But nurses currently receive a means-tested bursary of up to £5,460 a year to cover living costs, while other students are eligible for loans of up to £7,750.

Tuition fees for other health professions, such as dentists, pharmacists and doctors, cost up to £9,000 a year.

The current proposals, seen by Health Service Journal magazine, could bring the end of free education for nurses, midwives and allied health professionals, such as physiotherapists.

Dame Jessica Corner, chairman of the Council of Deans of Health, said the organisation had asked the government to make changes to the existing system, which she said was “fragile and vulnerable” to service pressures.

Prof Livesley said doctors and nurses are unwilling or are inadequately trained to recognise when a patient is dying because of the lack of life threatening epidemics.   Photo: ALAMY

She said: “It has been a fact over decades that every time there are funding pressures in the NHS that is passed directly on to the numbers of nurses and health professionals that are trained.”

She said the NHS could consider paying back the loan of nurses who commit to work for the health service for a set period of time after completing training.

Dame Jessica said replacing the bursary system – which pays nurses towards living costs – could reduce their level of hardship, as they could borrow more than they are currently paid by bursary.

“The NHS faces severe domestic skills shortages in a number of professions, and the existing grants based system is unable to meet the costs of increasing student numbers to meet national need.”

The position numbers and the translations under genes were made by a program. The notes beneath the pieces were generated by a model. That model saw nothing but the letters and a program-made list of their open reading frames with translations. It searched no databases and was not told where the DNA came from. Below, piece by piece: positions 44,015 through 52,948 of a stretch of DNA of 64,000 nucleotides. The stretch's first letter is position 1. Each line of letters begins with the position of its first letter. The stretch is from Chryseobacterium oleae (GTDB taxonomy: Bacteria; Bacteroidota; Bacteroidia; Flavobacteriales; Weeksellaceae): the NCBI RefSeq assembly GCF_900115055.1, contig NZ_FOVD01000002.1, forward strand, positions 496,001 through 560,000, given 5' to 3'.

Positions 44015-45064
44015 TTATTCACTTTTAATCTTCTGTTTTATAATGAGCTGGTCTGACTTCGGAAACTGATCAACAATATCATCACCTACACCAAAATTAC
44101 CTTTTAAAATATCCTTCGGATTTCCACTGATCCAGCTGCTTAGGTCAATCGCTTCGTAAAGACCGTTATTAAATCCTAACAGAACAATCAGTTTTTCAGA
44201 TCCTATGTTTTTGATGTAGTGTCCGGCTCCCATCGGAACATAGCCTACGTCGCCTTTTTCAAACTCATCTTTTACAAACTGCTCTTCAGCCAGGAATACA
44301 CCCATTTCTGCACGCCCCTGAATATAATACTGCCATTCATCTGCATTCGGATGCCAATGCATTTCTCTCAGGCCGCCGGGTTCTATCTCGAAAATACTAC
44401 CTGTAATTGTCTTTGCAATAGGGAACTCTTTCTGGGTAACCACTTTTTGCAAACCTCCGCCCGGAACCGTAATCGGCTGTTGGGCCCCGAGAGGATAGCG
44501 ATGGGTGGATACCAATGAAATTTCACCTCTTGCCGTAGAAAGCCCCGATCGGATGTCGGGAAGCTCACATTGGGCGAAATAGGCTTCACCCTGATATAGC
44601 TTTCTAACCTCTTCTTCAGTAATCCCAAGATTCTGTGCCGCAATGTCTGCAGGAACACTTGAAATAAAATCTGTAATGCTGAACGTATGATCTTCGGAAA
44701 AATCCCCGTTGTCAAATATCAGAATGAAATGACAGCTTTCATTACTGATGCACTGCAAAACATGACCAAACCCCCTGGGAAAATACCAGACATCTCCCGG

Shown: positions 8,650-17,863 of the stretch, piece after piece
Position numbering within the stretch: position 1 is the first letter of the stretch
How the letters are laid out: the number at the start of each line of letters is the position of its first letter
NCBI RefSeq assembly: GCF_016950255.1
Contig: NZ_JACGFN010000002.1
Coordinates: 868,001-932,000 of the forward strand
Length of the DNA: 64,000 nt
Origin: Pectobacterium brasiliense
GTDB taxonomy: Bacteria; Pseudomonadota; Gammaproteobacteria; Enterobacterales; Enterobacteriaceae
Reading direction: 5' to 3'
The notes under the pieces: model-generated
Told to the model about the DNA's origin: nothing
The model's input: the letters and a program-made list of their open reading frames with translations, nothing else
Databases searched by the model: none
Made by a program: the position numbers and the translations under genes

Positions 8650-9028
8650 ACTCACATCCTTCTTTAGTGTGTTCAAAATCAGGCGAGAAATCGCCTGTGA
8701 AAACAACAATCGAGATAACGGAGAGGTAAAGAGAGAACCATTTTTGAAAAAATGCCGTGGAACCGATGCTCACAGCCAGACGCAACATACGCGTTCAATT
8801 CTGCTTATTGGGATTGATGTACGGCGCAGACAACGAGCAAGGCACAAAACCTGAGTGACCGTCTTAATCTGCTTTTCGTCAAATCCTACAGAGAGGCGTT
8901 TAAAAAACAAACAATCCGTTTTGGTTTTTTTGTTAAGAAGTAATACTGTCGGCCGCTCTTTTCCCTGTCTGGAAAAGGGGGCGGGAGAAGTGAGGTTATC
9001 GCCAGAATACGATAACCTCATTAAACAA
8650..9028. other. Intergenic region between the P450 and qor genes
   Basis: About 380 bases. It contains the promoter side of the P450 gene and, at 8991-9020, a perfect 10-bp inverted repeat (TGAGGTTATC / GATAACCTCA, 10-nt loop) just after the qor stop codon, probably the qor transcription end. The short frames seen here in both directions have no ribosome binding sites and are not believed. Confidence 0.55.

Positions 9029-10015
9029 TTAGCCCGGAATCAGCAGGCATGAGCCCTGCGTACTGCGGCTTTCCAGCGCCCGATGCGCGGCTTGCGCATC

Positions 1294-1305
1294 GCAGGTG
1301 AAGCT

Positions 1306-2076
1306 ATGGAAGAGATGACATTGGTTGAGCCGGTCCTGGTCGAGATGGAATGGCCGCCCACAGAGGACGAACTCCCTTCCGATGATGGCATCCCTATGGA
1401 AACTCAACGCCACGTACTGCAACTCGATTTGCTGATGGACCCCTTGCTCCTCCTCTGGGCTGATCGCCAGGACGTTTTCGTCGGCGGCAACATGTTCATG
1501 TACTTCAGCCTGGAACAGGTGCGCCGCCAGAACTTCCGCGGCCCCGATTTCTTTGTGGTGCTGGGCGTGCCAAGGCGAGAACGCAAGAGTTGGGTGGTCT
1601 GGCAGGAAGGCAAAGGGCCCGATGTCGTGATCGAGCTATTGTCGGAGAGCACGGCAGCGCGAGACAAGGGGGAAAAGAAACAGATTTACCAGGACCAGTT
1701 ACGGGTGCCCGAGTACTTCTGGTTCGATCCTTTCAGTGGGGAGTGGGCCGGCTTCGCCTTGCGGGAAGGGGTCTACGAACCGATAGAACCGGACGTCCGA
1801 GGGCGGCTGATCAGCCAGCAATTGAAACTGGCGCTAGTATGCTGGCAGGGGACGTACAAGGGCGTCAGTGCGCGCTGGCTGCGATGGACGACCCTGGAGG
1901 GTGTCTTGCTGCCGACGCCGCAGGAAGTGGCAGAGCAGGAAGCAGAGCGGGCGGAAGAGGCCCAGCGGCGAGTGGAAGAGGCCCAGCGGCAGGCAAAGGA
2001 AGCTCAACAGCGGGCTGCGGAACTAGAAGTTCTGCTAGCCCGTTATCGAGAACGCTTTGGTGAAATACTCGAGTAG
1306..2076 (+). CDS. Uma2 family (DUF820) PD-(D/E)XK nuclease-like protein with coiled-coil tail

Universities UK

In its submission to the spending review, Universities UK said: “The NHS faces severe domestic skills shortages in a number of professions, and the existing grants based system is unable to meet the costs of increasing student numbers to meet national need. The proposed change would allow for a sustainable increase in student numbers.”

Last year, 57,000 applicants tried to train as a nurse in England, but just 20,000 places were funded.

Meanwhile, the number of foreign nurses registering to work in Britain rose by one third, as hospitals attempted to increase staff numbers in the wake of the Mid Staffs scandal.

A spokesman for the Treasury declined to comment ahead of the spending review.

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US Upstaged at UN General Assembly – Who’s to Blame?

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Global Research
UN_General_Assembly_hall-300x186